Spring contact arm 36 of the U-shaped contact section 28 of each terminal extends upwardly from a bight portion 40 of the contact section which joins the spring contact arm to body portion 34. The spring contact arm has a contact portion 42 which is in the form of a convex “bump” to present a rounded contact surface for engaging the electrical plug. As will be seen more clearly hereinafter, spring contact arm 36 extends generally transversely of insertion direction “A” (FIG. 1) whereby contact portion 42 is yieldably movable in the direction of arrow “B” (FIG. 6) generally perpendicular to the insertion direction. Still further, spring contact arm 36 is bowed outwardly toward body portion 34. As will be seen hereinafter, the spring contact arm effectively is bowed outwardly of plug-insertion cavity 14 (FIG. 1) near the periphery thereof, whereby only contact portion 42 is exposed in the cavity. Finally, the front and rear edges 36 a of spring contact arm 36 are chamfered to further prevent the inserted electrical plug from damaging the terminal, particularly from deforming the spring contact arm.
With the above detailed description of the third terminal 26C in the enlarged depiction of FIG. 6, reference now can be made to the other depictions of terminals 26A, 26B, 26D and 26E shown in FIGS. 4, 5, 7 and 8, respectively. It can be seen that all five terminals are substantially identical except for the length of link arm 30 and the side of body portion 34 from which the link arm extends. Specifically, the structure and function of U-shaped contact sections 28 in all of the terminals are identical. One exception in the similarity of terminal construction is shown in FIG. 8, wherein the fifth terminal 26E has a plate 44 which extends inwardly from link arm 30 outside tail portion 32. This plate simply is formed as a shield to close the rear end of plug-insertion cavity 14 and prevent any foreign objects from being inserted thereinto.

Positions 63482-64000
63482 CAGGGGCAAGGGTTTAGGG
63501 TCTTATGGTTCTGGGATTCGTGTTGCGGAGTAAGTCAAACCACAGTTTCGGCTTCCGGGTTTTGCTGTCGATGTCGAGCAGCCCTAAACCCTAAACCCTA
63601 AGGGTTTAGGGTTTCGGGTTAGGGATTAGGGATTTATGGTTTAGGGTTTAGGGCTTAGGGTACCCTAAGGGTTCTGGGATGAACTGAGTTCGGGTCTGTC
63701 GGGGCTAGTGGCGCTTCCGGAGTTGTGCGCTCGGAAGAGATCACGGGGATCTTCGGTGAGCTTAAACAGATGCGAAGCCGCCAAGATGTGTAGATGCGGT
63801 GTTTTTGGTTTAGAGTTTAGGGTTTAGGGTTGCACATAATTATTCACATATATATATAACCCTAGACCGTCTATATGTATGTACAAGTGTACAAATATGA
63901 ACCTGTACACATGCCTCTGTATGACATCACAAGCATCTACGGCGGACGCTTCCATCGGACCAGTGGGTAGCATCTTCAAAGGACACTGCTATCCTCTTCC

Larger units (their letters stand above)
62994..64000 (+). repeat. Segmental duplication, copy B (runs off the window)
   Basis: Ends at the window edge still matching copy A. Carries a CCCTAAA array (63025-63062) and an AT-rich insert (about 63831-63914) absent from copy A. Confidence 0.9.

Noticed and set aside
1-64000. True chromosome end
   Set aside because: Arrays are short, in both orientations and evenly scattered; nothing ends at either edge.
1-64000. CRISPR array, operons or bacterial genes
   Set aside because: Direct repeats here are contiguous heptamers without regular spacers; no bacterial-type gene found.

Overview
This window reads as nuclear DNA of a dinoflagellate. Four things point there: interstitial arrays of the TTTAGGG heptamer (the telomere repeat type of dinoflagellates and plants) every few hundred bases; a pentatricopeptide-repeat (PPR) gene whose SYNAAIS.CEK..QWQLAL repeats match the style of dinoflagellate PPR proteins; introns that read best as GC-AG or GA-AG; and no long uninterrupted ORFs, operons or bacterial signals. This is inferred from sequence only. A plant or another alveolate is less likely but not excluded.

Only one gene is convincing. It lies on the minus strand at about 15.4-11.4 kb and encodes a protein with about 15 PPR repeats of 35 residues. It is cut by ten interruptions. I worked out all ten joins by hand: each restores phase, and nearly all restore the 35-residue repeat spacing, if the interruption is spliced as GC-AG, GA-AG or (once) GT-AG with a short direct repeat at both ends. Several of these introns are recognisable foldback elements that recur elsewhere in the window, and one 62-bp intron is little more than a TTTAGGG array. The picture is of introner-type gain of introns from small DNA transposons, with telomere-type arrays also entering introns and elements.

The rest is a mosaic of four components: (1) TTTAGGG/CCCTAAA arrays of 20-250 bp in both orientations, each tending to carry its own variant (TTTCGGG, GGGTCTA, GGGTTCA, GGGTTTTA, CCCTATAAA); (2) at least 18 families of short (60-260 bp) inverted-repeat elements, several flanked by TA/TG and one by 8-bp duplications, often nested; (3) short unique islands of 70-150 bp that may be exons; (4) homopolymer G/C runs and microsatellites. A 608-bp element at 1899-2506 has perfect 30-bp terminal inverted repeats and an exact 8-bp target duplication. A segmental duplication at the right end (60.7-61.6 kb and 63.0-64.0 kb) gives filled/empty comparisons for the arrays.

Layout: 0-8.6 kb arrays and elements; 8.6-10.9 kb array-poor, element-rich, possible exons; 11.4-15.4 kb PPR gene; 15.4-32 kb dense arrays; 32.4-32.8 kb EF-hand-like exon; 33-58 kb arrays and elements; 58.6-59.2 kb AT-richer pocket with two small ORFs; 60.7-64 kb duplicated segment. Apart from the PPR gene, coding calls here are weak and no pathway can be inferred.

With the above description of terminals 26A-26E in FIGS. 4-8, reference now is made back to FIG. 2 wherein plug-insertion cavity 14 is shown in the front or mating face 28 of connector housing 12. It can be seen that convex contact portions 42 on spring contact arms 36 essentially are the only portions of the terminals which are exposed within cavity 14. A substantial portion of each spring contact arm 36 is disposed outside the cavity so that the spring contact arm cannot be engaged by the inserted electrical plug. The majority of each spring contact arm is outwardly removed from the cavity due to the outwardly bowed configuration of the arm as described above and clearly shown in FIGS. 4-8. As seen in FIG. 2, the small portion of the spring contact arm around contact portion 42 is at the most flexible area of the arm and is further protected by the chamfered edges 36A of the arms.
FIG. 3 shows terminal 26A somewhat schematically in its mounted position within housing 12. In this depiction, the outwardly bowed configuration of spring contact arm 36 is clearly visible in relation to the periphery of plug-insertion cavity 14. In this end elevational view of the terminal, it can be understood that, with only body portion 34 of the terminal being fixed in the housing, considerable flexibility is provided through bight portion 40 and spring contact arm 36 of the terminal to give considerable flexibility to contact portion 42 in the direction of double-headed arrow “B” generally perpendicular to insertion direction “A” (FIG. 1) of the electrical plug. Yet, the terminal configuration is compact and does not extend into cavity 14 due to the outwardly bowed configuration of the spring contact arm, thereby greatly reducing the possibility of damaging the terminal by the insertion of foreign objects into the cavity.
It will be understood that the invention may be embodied in other specific forms without departing from the spirit or central characteristics thereof. The present examples and embodiments, therefore, are to be considered in all respects as illustrative and not restrictive, and the invention is not to be limited to the details given herein.
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|International Classification||H01R24/76, H01R24/58|
|Cooperative Classification||H01R2103/00, H01R24/58, H01R2107/00, H01R24/76|
|European Classification||H01R24/76, H01R24/58|
|Jul 9, 2001||AS||Assignment|
Owner name: MOLEX INCORPORATED, ILLINOIS
Free format text: ASSIGNMENT OF ASSIGNORS INTEREST;ASSIGNORS:O SULLIVAN, DAMIEN;HANNON, DAVE;CURTIN, PETER;REEL/FRAME:011993/0610;SIGNING DATES FROM 20010508 TO 20010627
|May 12, 2006||FPAY||Fee payment|
Year of fee payment: 4
|Jun 21, 2010||REMI||Maintenance fee reminder mailed|
|Nov 12, 2010||LAPS||Lapse for failure to pay maintenance fees|
|Jan 4, 2011||FP||Expired due to failure to pay maintenance fee|
Effective date: 20101112